Friday, April 12, 2013

ASLMS 2013 keynote highlights clinical opportunities

At this year's American Society for Laser Medicine and Surgery (ASLMS) annual conference, held April 3-7 in Boston, MA, keynote speaker Robert S. Langer, Sc.D., David H. Koch Institute Professor at MIT, joked that he "...probably knows the least about lasers." But his expertise in tissue engineering is bringing about some interesting collaborations.

One collaboration involves R. Rox Anderson, MD, of the Wellman Center for Photomedicine at Mass General Hospital, who specializes in non-scarring laser treatments for skin rejuvenation--many of which he conceived and developed. For beauty startup Living Proof--which Langer co-founded (and is co-owned by Hollywood A-lister Jennifer Aniston!)--the two scientists are working on a flowable, skin-contouring, polymer emulsion system that provides a safe, noninvasive topical alternative to existing lower-lid treatment modalities. Called Strateris, the polymer activates instantly on contact to under-eye skin to form a breathable, hydrating, invisible, elastic film that imparts natural skin aesthetics at the lower-lid application site, while reducing the appearance of under-eye bags and wrinkles.1

The Strateris technology has undergone a pilot clinical study at three different test sites, testing 24 women between the ages of 40 to 65. No word is available on when the product will be released commercially.

1. A. Kauvar et al., J. Amer. Acad. Dermatol., 68, 4, 1, AB20 (April 2013).

Tuesday, March 26, 2013

1064 nm Raman: Pervasive at Pittcon 2013

An undated page on the site of Real-Time Analyzers, Inc. (Middletown, CT) states that the company's RamanID system is "the only portable Raman analyzer that employs 1064 nm laser excitation to avoid fluorescence interference." But in fact, the 1064 wavelength is being offered in more and more Raman instruments--both portable and non-portable--as was evident at the Pittcon 2013 (March 17-21, Pittsburgh, PA) exposition.
On the portable side, B&W Tek (Newark, DE) demonstrated the practical value of this wavelength: Its new 1064 nm fiber optic Raman spectrometer produces a clear spectrum for grapeseed oil, whereas 785 Raman generated no signal at all.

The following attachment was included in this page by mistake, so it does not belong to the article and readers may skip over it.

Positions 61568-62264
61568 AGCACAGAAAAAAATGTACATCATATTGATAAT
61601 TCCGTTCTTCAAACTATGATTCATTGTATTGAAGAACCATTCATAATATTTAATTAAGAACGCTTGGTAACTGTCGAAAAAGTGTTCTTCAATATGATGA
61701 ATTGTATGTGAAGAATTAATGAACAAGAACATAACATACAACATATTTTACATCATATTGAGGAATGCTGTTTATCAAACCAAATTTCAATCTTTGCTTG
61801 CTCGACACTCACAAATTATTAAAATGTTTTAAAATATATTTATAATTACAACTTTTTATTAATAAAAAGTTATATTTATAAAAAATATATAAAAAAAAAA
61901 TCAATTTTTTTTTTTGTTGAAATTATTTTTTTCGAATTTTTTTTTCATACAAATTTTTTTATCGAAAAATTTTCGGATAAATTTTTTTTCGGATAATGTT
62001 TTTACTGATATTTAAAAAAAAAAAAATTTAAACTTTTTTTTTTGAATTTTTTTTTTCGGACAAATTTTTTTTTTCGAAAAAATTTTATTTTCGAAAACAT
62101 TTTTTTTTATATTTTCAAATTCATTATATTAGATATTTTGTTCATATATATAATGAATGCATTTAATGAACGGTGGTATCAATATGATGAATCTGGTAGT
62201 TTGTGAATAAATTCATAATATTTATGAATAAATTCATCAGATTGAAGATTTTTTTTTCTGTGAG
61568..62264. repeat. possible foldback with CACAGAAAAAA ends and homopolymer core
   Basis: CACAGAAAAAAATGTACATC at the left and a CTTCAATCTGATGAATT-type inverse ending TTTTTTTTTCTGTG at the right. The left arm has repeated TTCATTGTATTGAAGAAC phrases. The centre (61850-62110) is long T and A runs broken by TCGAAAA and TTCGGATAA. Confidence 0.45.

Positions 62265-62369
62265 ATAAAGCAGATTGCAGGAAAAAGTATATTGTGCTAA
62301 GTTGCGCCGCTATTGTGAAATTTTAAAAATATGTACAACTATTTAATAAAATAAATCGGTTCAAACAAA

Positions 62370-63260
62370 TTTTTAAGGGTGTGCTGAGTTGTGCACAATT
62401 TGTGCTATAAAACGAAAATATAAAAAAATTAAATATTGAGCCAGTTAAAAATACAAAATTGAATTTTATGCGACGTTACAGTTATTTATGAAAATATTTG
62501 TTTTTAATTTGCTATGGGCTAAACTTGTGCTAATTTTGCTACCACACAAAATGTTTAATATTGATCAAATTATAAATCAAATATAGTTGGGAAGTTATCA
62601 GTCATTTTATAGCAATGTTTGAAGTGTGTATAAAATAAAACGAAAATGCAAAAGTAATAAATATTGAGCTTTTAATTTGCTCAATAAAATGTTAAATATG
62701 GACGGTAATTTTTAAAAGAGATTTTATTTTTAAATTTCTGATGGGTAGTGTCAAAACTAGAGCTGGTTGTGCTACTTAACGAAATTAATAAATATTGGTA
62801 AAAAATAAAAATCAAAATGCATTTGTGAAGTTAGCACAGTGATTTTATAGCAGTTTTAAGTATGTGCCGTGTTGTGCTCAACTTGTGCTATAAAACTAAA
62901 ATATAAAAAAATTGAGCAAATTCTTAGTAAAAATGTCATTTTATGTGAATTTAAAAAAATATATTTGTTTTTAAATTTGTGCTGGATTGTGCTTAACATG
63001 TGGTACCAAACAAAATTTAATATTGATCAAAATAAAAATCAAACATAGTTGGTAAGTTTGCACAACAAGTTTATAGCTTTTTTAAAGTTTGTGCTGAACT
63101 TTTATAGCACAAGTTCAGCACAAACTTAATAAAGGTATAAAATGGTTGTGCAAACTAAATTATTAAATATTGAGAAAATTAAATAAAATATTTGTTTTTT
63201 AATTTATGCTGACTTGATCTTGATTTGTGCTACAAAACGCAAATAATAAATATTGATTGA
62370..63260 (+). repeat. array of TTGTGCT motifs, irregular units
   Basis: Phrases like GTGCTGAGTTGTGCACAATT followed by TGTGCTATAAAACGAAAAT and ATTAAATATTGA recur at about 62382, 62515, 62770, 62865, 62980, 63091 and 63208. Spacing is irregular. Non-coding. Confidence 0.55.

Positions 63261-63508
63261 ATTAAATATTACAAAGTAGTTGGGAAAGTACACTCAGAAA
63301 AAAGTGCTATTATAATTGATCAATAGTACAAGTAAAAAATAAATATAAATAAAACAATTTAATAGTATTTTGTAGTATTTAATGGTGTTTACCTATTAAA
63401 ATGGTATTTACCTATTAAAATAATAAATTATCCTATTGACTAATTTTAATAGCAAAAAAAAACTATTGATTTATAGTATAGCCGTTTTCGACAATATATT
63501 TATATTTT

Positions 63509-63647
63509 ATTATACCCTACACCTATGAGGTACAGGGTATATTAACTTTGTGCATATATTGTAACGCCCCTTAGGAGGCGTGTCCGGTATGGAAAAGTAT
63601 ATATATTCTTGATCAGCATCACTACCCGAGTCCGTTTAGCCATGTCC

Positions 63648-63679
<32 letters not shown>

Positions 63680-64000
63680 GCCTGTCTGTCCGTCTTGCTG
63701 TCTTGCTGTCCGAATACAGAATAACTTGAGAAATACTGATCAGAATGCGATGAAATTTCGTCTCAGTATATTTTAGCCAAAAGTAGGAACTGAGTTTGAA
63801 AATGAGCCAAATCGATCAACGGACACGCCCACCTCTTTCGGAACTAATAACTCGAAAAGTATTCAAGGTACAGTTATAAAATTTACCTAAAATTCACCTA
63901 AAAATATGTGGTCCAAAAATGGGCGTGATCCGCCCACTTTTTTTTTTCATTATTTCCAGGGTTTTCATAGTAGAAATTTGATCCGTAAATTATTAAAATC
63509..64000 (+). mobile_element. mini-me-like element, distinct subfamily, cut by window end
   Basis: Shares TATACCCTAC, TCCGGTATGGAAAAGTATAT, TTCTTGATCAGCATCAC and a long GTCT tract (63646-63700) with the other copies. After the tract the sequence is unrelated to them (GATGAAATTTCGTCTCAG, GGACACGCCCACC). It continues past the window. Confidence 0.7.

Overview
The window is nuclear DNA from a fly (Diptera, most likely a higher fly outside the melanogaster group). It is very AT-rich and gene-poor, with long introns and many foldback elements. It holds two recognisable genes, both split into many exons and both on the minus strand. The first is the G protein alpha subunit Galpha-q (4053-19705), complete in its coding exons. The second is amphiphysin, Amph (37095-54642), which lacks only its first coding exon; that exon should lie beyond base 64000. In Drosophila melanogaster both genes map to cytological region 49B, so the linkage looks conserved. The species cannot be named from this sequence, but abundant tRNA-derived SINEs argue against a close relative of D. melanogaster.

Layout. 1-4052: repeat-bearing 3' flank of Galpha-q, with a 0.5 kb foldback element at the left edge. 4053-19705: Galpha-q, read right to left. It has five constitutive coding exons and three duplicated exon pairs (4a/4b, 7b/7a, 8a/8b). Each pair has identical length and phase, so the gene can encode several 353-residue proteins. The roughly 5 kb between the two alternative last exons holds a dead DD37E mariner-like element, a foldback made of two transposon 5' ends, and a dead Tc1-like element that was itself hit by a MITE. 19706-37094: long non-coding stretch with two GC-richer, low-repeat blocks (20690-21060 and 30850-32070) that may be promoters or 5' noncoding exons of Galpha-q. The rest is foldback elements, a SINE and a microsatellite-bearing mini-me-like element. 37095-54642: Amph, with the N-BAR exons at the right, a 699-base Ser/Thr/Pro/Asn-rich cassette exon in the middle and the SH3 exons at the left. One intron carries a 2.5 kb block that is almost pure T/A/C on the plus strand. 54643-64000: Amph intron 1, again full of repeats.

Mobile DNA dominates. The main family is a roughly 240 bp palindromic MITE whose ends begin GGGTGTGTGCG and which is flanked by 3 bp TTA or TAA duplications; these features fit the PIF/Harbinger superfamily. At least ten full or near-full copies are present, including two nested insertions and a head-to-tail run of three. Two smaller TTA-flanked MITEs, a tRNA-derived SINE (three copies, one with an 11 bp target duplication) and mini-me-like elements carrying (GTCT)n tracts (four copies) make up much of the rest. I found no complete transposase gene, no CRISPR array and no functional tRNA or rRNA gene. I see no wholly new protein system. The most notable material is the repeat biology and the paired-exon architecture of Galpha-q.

Rigaku Raman Technologies (San Jose, CA) showed off a range of portable Raman analyzers offering 1064 (in addition to 532 and 785), including its super compact handheld system, FirstGuard, so easy to use that it lets dock workers quickly screen shipments of pharmaceuticals.

BaySpec (San Jose, CA) has streamlined its transportable Agility single/dual-band Raman spectrometer, with a 1064-excitation option, to accept a snap-in vial or pill holder. On the non-portable side, BaySpec offers its Nomadic Raman microscopes--now with 1064 excitation--without requiring switchout of laser and detector.

Speaking of Raman microscopes, Renishaw (Hoffman Estates, IL) was on hand to talk about its highly flexible inVia. It accommodates up to three multi-line lasers on a standard baseplate and more on a laser table, and it fully supports more than 20 laser wavelengths, from 229 nm all the way up to--you guessed it--1064 nm.
B&W Tek's Robert Chimenti explained the appeal of Raman: High selectivity with no sample prep. By comparison, Fourier transform infrared (FT-IR) spectroscopy, which also offers great selectivity, does require sample prep. With the addition of 1064, that appeal increases.

Monday, February 4, 2013

Swanson inspires with OCT review at Laser Marketplace Seminar

In his presentation on optical coherence tomography (OCT) during the 2013 Laser Marketplace Seminar (at Photonics West), Eric Swanson, serial entrepreneur and publisher of OCTnews, provided a comprehensive tour of OCT applications and implementations -- the vast majority of them biomedical. Swanson is a fantastic spokesperson for OCT thanks not only to his pioneering role in its development, but also to his tracking and analysis of its progress. For instance, he outlined the ROI of government support for OCT by discussing the technology's impact on the economy in terms of dollars and jobs, and on patient care (one OCT scan happens every second, he said).
But OCT's overall trajectory continues to climb, and Swanson predicts that gastrointestinal imaging will be its next big success. Yes, he is associated with a company (NinePoint Medical) commercializing this application, but he bases his prediction on analysis of metrics including market needs, technology maturity, and publications to date. Other applications, too, will surely benefit from the size reduction enabled by chip-based OCT (pursued by Tornado Spectral Systems, and others), which promises to dramatically reduce cost as well. 
An audience member worried aloud that physicians may be overwhelmed by OCT data they don’t know how to interpret, but Swanson waived off that concern saying that the same concerns existed in ophthalmology and cardiology markets early on. 
Swanson pointed out that of the continually increasing number of companies involved in OCT, more than 40% are associated with government-funded research; and he suggested that companies interested in commercializing technology partner with such researchers. Good news for small business: He also noted that 78% of OCT companies are startups.